Apart from body and sensor, cameras can and do differ across a range of features. The 1DX and the M Typ 240 are similar in the sense that both have an optical viewfinder. The latter is useful for getting a clear image for framing even in brightly lit environments. The viewfinders of both cameras offer the same field of view (100%), but the viewfinder of the 1DX has a higher magnification than the one of the M Typ 240 (0.76x vs 0.68x), so that the size of the image transmitted appears closer to the size seen with the naked human eye. The following table reports on some other key feature differences and similarities of the Canon 1D X, the Leica M Typ 240, and comparable cameras.
|1.||Canon 1D X||optical||Y||3.2||1040||fixed||n||1/8000s||14.0||n||n|
|2.||Leica M Typ 240||optical||n||3.0||920||fixed||n||1/4000s||3.0||n||n|
|3.||Canon 1D X Mark III||optical||Y||3.2||2100||fixed||Y||1/8000s||20.0||n||n|
|4.||Canon 1D X Mark II||optical||Y||3.2||1620||fixed||Y||1/8000s||16.0||n||n|
|5.||Canon 1D C||optical||Y||3.2||1040||fixed||n||1/8000s||14.0||n||n|
|6.||Canon 5D Mark III||optical||Y||3.2||1040||fixed||n||1/8000s||6.0||n||n|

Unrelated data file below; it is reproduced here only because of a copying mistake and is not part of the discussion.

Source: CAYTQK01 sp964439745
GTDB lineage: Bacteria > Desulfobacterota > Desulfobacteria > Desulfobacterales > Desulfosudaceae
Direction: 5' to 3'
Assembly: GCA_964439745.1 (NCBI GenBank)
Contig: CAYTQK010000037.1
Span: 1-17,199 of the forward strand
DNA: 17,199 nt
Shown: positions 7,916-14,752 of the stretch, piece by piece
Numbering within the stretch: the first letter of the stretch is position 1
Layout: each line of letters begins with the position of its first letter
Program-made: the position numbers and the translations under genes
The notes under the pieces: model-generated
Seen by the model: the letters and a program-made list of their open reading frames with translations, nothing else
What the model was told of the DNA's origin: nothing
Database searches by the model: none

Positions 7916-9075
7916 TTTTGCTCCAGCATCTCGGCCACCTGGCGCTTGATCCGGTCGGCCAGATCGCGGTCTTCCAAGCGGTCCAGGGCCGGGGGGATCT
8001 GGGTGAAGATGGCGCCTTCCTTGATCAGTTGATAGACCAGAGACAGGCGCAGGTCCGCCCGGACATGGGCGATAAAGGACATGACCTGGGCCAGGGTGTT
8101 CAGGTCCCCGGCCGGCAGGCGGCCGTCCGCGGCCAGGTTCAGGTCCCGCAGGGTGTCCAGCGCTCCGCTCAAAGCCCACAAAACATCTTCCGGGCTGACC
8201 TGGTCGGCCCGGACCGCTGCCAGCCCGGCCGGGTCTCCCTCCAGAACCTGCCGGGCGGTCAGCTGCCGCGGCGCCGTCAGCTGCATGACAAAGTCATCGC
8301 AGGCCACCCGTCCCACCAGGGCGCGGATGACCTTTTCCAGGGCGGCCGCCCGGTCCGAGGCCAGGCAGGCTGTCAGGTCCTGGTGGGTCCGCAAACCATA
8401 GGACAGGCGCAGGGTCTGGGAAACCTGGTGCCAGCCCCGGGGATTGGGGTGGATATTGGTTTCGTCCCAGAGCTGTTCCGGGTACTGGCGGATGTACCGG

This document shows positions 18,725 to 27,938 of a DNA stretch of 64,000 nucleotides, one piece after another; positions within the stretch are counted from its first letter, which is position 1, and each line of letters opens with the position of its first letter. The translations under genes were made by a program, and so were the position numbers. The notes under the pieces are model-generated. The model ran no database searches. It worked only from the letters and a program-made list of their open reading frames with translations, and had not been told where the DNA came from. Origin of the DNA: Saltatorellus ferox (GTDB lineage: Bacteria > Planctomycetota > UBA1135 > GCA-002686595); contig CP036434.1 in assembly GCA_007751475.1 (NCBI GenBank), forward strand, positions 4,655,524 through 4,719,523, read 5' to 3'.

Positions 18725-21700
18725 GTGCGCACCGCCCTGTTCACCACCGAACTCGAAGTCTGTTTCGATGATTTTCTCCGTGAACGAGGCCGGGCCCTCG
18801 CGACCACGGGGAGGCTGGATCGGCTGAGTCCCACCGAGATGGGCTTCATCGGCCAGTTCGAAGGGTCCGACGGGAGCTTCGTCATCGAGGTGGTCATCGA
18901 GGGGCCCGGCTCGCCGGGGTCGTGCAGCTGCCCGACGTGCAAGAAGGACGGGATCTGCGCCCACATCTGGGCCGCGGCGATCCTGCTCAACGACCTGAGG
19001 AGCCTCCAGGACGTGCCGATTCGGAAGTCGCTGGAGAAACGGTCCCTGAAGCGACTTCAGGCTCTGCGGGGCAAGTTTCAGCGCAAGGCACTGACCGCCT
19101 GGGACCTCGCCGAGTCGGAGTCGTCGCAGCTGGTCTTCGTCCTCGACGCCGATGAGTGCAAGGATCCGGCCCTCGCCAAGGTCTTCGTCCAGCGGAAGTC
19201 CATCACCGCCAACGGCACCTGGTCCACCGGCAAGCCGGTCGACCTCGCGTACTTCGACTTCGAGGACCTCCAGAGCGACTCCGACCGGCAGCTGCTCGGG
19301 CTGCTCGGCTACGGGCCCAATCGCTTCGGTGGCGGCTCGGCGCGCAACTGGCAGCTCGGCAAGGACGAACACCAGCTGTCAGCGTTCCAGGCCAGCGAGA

|8.||Canon 5D Mark II||optical||Y||3.0||920||fixed||n||1/8000s||3.9||n||n|
|9.||Canon 1Ds Mark III||optical||Y||3.0||230||fixed||n||1/8000s||5.0||n||n|
|10.||Canon 1Ds Mark II||optical||Y||2.0||230||fixed||n||1/8000s||4.0||n||n|
|13.||Leica M Typ 262||optical||n||3.0||921||fixed||n||1/4000s||3.0||n||n|
One feature that is present on the 1DX, but is missing on the M Typ 240 is a top-level LCD. While being, of course, smaller than the rear screen, the control panel conveys some of the essential shooting information and can be convenient for quick and easy settings verification.
The 1DX writes its imaging data to Compact Flash cards, while the M Typ 240 uses SDXC cards. The 1DX features dual card slots, which can be very useful in case a memory card fails. In contrast, the M Typ 240 only has one slot.
For some imaging applications, the extent to which a camera can communicate with its environment can be an important aspect in the camera decision process. The table below provides an overview of the connectivity of the Canon EOS-1D X and Leica M (Typ 240) and, in particular, the interfaces the cameras (and selected comparators) provide for accessory control and data transfer.